West said she agreed to drive them to the Mountain View area and that she knew Townsend had brought a handgun with him. She didn’t see the weapon, she told police, but had heard them handling an item that sounded like a firearm. She drove the two men to the area near the victim’s residence and waited for about 10 minutes before they returned and told her to drive. That’s when police spotted the vehicle.
$1 million bail
Lamar Burney's actual arraignment Wednesday took only a few minutes. Burney stood behind glass, holding a piece of paper covering half his face as the court addressed him. Judge Douglas Kossler read the charges and the possible sentences. The murder charge alone carries a sentence between 20 and 99 years.
Burney asked to be appointed an attorney, and after testifying about his finances, Kossler said he would be appointed a public defender.
The prosecution asked for $1 million in bail and a third-party custodian, which elicited some gasps from the audience. If bail is made, Burney was not to have contact with Karlie West -- the driver of the Jeep during the alleged incident -- or Alex's family, possess any weapons or leave Alaska without permission, among other conditions.
The victim's family was then asked whether they wanted to speak. Sweatt, Alex's grandmother, stood and, holding back tears, addressed the court.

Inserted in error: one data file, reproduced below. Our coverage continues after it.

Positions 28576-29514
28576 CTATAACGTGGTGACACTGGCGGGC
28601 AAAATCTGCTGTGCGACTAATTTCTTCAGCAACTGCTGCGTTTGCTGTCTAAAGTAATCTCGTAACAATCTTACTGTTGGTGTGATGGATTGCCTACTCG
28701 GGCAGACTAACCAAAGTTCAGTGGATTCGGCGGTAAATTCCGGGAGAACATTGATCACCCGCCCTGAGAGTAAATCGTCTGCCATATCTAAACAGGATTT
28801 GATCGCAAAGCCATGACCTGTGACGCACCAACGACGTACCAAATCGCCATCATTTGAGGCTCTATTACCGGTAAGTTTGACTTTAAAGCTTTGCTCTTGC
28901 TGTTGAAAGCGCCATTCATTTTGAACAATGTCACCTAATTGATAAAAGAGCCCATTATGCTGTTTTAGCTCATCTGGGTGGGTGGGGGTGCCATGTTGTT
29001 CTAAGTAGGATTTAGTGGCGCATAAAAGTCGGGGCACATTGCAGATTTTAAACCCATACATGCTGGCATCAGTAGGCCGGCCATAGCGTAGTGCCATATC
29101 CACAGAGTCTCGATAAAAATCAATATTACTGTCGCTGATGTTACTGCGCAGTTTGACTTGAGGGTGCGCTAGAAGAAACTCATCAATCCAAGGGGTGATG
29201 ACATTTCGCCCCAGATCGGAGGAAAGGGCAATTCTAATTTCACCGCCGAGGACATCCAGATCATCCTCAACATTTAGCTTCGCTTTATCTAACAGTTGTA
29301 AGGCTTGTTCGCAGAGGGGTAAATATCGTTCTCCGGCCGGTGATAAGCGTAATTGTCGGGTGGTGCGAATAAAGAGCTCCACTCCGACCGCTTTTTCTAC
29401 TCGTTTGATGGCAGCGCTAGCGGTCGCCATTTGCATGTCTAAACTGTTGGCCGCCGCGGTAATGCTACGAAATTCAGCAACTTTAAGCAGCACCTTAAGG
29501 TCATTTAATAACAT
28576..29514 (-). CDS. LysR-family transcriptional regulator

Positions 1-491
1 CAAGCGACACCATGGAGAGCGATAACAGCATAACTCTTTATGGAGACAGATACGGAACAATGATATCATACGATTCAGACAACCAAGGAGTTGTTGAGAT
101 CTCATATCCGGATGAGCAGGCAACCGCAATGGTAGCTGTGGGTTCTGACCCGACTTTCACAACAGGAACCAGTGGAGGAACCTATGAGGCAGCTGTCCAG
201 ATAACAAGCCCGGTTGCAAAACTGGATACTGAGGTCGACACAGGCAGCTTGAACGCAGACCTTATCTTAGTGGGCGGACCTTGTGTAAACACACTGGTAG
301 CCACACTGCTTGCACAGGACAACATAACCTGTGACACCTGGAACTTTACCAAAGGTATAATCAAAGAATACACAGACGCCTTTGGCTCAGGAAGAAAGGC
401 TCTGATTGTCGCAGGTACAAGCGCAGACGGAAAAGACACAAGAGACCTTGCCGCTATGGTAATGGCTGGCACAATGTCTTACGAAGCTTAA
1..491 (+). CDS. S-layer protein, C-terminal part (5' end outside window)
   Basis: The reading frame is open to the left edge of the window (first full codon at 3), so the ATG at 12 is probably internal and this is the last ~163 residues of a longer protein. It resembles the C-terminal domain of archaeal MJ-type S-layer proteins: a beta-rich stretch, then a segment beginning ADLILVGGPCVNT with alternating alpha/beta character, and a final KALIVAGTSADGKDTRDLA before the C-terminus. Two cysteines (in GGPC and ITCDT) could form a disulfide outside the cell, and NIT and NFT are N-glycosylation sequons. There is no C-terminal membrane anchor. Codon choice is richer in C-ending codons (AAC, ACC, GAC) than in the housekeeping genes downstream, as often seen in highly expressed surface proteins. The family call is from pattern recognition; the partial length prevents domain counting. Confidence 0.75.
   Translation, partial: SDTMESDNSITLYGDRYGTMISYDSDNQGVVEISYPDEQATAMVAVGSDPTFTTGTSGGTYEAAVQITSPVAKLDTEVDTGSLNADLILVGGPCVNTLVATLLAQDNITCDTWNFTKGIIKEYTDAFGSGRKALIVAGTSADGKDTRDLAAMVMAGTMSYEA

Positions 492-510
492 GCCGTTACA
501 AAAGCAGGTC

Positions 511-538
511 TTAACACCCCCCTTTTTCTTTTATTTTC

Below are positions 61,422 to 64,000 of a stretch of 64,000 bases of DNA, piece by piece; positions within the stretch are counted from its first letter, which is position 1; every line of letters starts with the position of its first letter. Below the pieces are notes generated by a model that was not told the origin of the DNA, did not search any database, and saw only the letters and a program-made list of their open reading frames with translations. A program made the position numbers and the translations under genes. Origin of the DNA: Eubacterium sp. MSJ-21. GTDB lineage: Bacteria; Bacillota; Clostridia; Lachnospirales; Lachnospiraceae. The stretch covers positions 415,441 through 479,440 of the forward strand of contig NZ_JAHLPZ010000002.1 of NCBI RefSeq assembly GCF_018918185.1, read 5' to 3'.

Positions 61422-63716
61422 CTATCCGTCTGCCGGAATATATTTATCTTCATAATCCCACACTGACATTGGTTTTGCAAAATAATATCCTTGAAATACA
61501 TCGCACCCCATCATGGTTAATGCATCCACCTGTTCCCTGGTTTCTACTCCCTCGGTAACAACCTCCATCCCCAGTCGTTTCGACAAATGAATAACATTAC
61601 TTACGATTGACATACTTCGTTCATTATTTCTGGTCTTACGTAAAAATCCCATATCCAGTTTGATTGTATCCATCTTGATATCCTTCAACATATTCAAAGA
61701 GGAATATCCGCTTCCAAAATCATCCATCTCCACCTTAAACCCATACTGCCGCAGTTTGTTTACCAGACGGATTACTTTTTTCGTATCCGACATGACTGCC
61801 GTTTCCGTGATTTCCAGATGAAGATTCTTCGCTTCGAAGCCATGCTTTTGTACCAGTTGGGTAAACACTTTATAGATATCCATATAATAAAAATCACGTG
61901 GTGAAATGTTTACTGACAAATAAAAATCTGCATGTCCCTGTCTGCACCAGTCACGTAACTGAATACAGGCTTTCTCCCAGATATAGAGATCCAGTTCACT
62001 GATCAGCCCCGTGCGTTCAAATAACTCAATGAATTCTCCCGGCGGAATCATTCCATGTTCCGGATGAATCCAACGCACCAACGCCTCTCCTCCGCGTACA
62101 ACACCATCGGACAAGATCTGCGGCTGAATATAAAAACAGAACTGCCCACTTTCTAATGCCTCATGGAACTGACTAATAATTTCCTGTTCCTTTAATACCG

“In respect to my daughter and my family and us not knowing the reasons why my granddaughter was taken from us, I would request that bail be denied,” she said. After the request, Sweatt held up a photo of Precious Alex -- a school photo in which the smiling teenager wore a red shirt against a red background.
Kossler granted the $1 million bail, along with the other conditions. The second defendant, Jamal Townsend, will be arraigned Thursday afternoon.
'It wasn't always cutthroat'
After the arraignment, many family members were in tears as they filed out of the courtroom. Once outside, Sweatt said the no-bail request was a consensus between both the defendant's and victim's families, as they know each other well. Tracey Burney -- the defendant's father -- and Sweatt embraced after the proceedings.
Sweatt said that she and Tracey Burney have known each other since high school, when times were different.
“Back in the day, it wasn’t always cutthroat, it wasn’t always dog eat dog,” she said.
Burney said the families were “definitely close. That’s why this doesn’t make any sense whatsoever.”
“We grew up together, Dana and I,” Burney said. “I’m sorry that they lost a family member, and I’m going to lose (my son),” but the situation is now left in God’s hands, he said. He believes his son is innocent until the courts prove otherwise.
Sweatt described victim 15-year-old Precious Alex as a “vibrant, 3.8 GPA honor student” who was “sensitive, caring (and) loving.”
The charges against Lamar Burney, given the families' relationship, are “very frustrating, because on one hand you want to console and on the other hand you want justice,” she said. She declined to say whether she thought Lamar Burney was guilty of the alleged crimes.